Assault Weapon Ban

With the recent tragedies across the nation involving firearms, there has been much talk of trying to stop similar acts of violence in the future by restricting the firearms that ordinary citizens are legally allowed to possess.

The main force behind this recent surge in gun control is Senator Dianne Feinstein from California.  Feinstein was also the primary advocate of the assault weapon ban that was passed into law in 1994, which was allowed to expire with little resistance in 2004.  President Barrack Obama has already signed executive orders that are meant to help reduce gun violence in the nation.  Many of the orders focus on better awareness and treatment of mentally ill people and universal background checks for the purchase of weapons.

With the mass shooting in Newtown, Connecticut still fresh in the minds of Americans, there are many people calling for the complete ban of any type of weapon that is not used specifically for hunting.  “Other than collecting guns, I don’t see how it [a proposed weapons ban] infringes on the Second Amendment,” said Derrick Myers, a senior at Georgia State University.  “This assault weapons ban won’t do anything to stop gun violence. People are going to find a way to get guns no matter what laws are in place.”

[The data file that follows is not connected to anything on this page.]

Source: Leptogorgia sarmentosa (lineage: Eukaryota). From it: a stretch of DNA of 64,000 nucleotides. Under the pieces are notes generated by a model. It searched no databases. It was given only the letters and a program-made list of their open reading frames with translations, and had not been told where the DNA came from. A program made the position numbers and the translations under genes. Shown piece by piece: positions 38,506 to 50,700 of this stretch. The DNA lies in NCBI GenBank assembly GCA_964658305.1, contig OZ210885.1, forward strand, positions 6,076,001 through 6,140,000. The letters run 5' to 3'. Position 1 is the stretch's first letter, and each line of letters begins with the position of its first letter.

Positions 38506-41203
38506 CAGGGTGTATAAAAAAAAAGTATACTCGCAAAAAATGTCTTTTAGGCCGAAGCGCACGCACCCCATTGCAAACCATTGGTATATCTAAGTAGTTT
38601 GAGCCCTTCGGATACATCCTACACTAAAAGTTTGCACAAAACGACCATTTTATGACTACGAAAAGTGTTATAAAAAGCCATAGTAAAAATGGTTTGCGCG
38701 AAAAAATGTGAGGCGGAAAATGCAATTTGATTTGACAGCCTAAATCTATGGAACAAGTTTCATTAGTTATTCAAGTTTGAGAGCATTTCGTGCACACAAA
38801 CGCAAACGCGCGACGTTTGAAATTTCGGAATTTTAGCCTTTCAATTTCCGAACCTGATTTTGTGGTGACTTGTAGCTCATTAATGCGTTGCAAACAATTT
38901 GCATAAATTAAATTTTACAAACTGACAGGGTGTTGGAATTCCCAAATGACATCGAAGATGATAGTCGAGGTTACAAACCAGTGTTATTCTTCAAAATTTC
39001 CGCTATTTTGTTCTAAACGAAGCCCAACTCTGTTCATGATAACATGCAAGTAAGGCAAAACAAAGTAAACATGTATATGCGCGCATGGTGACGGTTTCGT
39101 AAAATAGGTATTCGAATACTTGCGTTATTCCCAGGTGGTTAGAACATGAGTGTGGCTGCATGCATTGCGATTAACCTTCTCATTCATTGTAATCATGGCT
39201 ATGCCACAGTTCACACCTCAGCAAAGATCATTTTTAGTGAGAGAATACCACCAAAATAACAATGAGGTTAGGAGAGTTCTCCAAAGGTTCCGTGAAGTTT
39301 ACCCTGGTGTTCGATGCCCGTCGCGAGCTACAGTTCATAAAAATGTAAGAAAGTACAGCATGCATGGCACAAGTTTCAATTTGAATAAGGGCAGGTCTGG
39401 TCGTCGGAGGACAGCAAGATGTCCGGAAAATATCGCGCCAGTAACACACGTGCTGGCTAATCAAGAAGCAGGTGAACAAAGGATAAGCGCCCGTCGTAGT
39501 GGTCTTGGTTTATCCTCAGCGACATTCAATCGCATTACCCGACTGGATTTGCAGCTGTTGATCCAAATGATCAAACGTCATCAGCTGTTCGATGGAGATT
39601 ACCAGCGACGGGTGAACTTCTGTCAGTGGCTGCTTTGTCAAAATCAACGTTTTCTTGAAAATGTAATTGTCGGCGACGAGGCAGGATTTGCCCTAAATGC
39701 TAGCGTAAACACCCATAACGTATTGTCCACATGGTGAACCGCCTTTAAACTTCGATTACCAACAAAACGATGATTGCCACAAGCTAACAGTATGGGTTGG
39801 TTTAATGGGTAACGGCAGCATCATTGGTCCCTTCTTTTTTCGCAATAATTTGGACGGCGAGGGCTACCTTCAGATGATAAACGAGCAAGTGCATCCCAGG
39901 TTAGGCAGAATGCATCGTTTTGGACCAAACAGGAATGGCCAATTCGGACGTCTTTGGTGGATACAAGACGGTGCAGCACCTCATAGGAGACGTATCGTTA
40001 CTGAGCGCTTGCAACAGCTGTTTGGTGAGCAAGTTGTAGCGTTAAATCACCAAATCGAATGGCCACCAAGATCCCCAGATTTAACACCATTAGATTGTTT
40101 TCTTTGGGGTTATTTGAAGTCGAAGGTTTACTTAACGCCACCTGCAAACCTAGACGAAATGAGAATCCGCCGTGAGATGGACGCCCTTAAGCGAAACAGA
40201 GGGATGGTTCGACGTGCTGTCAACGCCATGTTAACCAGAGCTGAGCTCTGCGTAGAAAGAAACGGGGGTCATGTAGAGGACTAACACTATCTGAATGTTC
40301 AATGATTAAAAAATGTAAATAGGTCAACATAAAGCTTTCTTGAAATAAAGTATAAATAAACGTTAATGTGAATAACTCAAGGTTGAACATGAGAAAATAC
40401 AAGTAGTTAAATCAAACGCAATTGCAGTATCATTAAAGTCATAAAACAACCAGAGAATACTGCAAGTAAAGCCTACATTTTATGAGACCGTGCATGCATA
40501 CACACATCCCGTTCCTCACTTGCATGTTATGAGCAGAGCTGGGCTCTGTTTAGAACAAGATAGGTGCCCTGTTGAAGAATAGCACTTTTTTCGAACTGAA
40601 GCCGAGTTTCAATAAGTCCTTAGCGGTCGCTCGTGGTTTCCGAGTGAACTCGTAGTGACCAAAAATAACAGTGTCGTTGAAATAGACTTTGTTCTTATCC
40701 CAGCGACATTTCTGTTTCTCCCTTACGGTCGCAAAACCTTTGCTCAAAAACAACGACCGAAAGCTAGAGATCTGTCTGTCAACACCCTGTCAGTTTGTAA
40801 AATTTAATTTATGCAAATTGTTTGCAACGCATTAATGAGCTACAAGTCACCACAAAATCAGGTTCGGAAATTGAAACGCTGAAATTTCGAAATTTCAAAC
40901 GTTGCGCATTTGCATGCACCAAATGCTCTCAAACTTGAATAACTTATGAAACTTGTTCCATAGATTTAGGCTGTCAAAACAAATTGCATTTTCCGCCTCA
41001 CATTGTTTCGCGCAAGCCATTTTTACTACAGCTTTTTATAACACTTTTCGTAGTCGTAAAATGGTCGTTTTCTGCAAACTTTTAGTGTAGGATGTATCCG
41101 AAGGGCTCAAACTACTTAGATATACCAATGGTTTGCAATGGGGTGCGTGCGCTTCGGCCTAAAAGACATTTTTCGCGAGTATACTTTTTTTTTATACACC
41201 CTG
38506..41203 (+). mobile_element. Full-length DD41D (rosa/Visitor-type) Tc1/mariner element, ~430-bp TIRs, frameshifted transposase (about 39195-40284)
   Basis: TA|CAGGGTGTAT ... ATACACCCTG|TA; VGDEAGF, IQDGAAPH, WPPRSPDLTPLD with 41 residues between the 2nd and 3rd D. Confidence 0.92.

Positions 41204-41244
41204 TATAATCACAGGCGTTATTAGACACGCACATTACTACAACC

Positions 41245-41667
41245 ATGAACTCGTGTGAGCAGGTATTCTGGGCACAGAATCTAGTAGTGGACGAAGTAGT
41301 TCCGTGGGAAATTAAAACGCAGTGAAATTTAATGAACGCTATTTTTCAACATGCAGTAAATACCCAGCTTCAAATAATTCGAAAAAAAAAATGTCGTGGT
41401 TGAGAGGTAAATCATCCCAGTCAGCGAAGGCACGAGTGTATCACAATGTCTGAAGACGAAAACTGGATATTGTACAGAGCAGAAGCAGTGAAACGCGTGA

On the opposite end of the spectrum, many Americans believe that the Second Amendment dictates that the people have the right to bear arms and that this right should not be hindered or infringed upon by the government, no matter the circumstance. “Banning assault weapons won’t do any good. It will become like illegal drugs, only making it easier for [guns] to fall into the wrong hands,” said a recent University of West Georgia graduate, who has asked to remain anonymous.  “However, I think banning them does infringe on our Second Amendment right.  If someone wants to own one for protection or for general pleasure, they should be allowed to, granted they are someone who can handle it mentally.”

Feinstein introduced the revised, stricter assault weapon bill to the Senate on Jan. 24. This new bill specifically names 157 firearms as well as high capacity ammunition magazines that Feinstein deems unnecessary for citizen use.

The Senate, which currently has Democratic majority, at first seemed likely to support the bill.  In recent discussions, however, six democratic Senators have either outright said they do not support the ban or they are still undecided on the manner. That fact coupled with no Republican support seems to lean toward the bill failing in the Senate. As far as the House of Representatives, which is currently under Republican majority, the bill has been all but declared dead on arrival.

These factors along with the growing number of law enforcement officials stating that they will not support nor enforce any type of weapon ban seems to show that Feinstein’s bill will face an up hill battle to be approved.



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